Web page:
Bringing generations together through social action
“We’re committed to continuing on our journey to creating age connected communities, finding ways to bring people together in the places that connect them and through the issues that affect them. ”
By Sarah Mitton, Age Friendly Communities Manager at Clarion Futures
Through Clarion Futures, we are committed to investing in projects that seek to bring generations together, testing new and innovative approaches to creating connections within our communities.
Four years ago, we brought the business together to develop an Age Friendly Strategy – a set of objectives for creating connected communities, where people get the right support at the right time, irrespective of age. At the heart of our strategy is the belief that we have more in common across generations than many of our previous housing strategies, services or programmes recognised, and that segmenting our communities merely by age is not how to tackle deep-rooted societal issues.
One of the key themes which has evolved out of this work is the need to foster intergenerational connections. We saw stories of support and connection emerging during the pandemic – neighbours supporting one another with shopping, chatting over the garden fence, setting up street parties – and spotted an opportunity to build on something positive that was forged at such a difficult time.
Therefore, we commissioned a report to explore how we could sustain the intergenerational connections arising from the pandemic, and the findings set out a number of approaches for Clarion to test. These included embedding ‘age friendly principles’ across our programmes, investing in intergenerational activities and working collaboratively across sectors to drive forward the age friendly agenda.
Building on this, over the last two years we have worked with cross-sector partners such as InCommon, Intergenerational Music Making, Sovereign Network Group and Places for People to develop an Intergenerational Social Action programme, bringing generations together to co-design and deliver projects that tackle some of the challenges their neighbourhoods face.
With £1.2m match-funding from the #iwill Fund, we have been able to support younger and older residents to create projects around themes such as storytelling, greening our streets and music. In Dorking, for example, local people set up a fantastic project that brought different generations together through the power of song. The project had a significant impact on both the younger and older participants, building confidence, reducing social isolation and loneliness and changing perceptions. One of the older residents said: “It’s lovely to get out of the house and to see the children’s faces when they are having so much fun.”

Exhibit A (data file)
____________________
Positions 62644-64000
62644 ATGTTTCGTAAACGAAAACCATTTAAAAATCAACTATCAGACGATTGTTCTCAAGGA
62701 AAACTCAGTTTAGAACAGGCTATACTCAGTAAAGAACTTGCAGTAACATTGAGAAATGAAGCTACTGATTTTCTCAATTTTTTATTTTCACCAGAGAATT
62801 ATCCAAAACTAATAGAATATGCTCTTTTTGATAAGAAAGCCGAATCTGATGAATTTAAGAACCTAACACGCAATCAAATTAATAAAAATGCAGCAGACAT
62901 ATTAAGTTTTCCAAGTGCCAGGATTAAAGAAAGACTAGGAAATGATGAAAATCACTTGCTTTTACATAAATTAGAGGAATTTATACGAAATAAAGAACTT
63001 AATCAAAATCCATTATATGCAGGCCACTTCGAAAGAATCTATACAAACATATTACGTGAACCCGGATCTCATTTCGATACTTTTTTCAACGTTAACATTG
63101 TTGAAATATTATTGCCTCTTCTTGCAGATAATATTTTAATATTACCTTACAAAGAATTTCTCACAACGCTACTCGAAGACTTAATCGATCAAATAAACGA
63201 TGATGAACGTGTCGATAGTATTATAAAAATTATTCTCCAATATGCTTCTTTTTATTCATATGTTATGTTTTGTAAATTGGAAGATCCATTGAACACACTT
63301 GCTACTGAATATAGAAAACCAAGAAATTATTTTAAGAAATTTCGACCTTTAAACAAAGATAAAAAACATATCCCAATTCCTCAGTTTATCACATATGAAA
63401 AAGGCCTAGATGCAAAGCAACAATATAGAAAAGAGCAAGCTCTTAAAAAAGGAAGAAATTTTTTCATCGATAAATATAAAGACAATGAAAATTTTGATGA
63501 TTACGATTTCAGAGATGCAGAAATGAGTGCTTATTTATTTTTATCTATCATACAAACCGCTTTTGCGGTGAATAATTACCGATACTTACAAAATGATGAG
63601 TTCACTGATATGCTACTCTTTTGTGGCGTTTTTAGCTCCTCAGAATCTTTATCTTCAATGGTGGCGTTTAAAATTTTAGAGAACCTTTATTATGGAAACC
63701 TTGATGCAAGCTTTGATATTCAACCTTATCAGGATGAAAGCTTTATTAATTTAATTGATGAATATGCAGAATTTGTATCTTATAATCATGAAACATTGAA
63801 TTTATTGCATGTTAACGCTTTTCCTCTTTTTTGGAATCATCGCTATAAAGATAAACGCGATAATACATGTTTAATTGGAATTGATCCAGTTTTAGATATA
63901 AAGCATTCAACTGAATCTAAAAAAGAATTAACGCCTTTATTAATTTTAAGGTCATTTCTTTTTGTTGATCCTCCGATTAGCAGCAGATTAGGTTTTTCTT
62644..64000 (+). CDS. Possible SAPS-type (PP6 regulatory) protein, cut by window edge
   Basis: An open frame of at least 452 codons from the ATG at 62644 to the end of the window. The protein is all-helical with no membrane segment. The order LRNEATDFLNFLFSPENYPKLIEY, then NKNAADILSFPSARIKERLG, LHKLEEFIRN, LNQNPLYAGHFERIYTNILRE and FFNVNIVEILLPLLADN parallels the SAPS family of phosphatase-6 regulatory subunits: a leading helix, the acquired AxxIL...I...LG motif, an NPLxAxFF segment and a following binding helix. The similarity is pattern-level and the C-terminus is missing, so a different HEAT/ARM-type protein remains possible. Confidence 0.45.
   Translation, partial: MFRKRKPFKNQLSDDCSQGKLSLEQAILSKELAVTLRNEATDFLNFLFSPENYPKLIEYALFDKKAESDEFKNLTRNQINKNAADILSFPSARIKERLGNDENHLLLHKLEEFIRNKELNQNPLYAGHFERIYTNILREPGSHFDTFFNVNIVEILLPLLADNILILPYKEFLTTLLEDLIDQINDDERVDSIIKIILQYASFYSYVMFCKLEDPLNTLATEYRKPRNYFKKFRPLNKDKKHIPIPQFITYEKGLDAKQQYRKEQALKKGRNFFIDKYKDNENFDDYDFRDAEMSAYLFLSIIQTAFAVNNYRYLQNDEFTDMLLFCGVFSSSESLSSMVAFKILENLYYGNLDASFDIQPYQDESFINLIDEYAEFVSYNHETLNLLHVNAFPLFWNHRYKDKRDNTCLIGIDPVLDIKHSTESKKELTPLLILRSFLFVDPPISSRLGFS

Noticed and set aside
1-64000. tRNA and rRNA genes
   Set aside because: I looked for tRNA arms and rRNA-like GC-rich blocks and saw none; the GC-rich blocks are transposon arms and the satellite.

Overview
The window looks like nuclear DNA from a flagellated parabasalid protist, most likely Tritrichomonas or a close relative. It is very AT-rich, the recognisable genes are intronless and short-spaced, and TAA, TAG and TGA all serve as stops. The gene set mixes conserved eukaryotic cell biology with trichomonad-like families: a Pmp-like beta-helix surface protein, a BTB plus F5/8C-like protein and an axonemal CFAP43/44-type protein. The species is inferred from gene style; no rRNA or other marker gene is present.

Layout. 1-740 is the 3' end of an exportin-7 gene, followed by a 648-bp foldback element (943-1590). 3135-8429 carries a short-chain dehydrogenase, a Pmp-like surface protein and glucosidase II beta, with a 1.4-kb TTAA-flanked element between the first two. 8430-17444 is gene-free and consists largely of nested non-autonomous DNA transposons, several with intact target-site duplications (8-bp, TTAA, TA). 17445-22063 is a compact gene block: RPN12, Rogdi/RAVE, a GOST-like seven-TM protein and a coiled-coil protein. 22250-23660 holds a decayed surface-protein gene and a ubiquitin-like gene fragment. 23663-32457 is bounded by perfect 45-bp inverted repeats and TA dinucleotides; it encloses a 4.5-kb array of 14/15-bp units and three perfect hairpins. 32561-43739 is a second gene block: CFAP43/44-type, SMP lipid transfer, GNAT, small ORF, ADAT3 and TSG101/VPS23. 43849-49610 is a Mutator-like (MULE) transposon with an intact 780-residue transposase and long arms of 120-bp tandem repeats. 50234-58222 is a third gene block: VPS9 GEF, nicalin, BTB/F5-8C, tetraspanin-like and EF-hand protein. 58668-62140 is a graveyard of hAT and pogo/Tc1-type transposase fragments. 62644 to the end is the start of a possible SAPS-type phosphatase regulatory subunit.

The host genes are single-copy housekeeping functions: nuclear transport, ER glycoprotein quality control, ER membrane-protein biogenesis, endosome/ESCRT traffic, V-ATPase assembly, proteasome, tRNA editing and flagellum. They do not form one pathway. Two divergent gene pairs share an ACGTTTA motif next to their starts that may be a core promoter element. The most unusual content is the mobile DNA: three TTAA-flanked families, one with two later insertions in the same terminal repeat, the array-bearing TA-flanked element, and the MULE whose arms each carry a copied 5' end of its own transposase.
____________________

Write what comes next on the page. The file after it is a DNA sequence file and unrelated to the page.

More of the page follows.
More than 1,000 people have already engaged with this intergenerational social action programme, which is managed by a board made up of residents aged from 13 to 72, and the success of the approach has led to further investment over the next two years to build and sustain the programme.
We have also joined a consortium of partners to set up Intergenerational England – a new public body endorsed by the government to campaign for the need for better investment in intergenerational practice. Senior leaders from organisations such as Care England, Age UK, the Co-op and the Housing Associations’ Charitable Trust (HACT) have all committed to the approach which seeks to tackle ageism through integration rather than segregation, and better measure the impact of programmes that bring generations together.
One of the key campaigns we are co-funding as part of our work with Intergenerational England is Talking Generations. Launched with an intergenerational choir singalong at Waterloo Station last year, Talking Generations seeks to promote the social benefit of conversations between generations. As part of the campaign, we have been sharing positive stories from across our communities, demonstrating the positive impact connecting generations can have on creating strong, resilient neighbourhoods.
Society has changed at speed over the last 50 years, and solving the connection challenge will not be easy. Only by coming together across community investment, housing and development teams can we create cohesive and impactful change that is long-term and drives a shift in thinking and community.
At the launch of Talking Generations, when asked about why intergenerational connections are so important, Jennine, one of our older Clarion residents, said “we are learning from each other and having fun in the process.”
To me, that sums it up perfectly. And that’s why we’re committed to continuing on our journey to creating age connected communities, finding ways to bring people together in the places that connect them and through the issues that affect them.
This piece first appeared on the website of Inside Housing on 8 January 2024.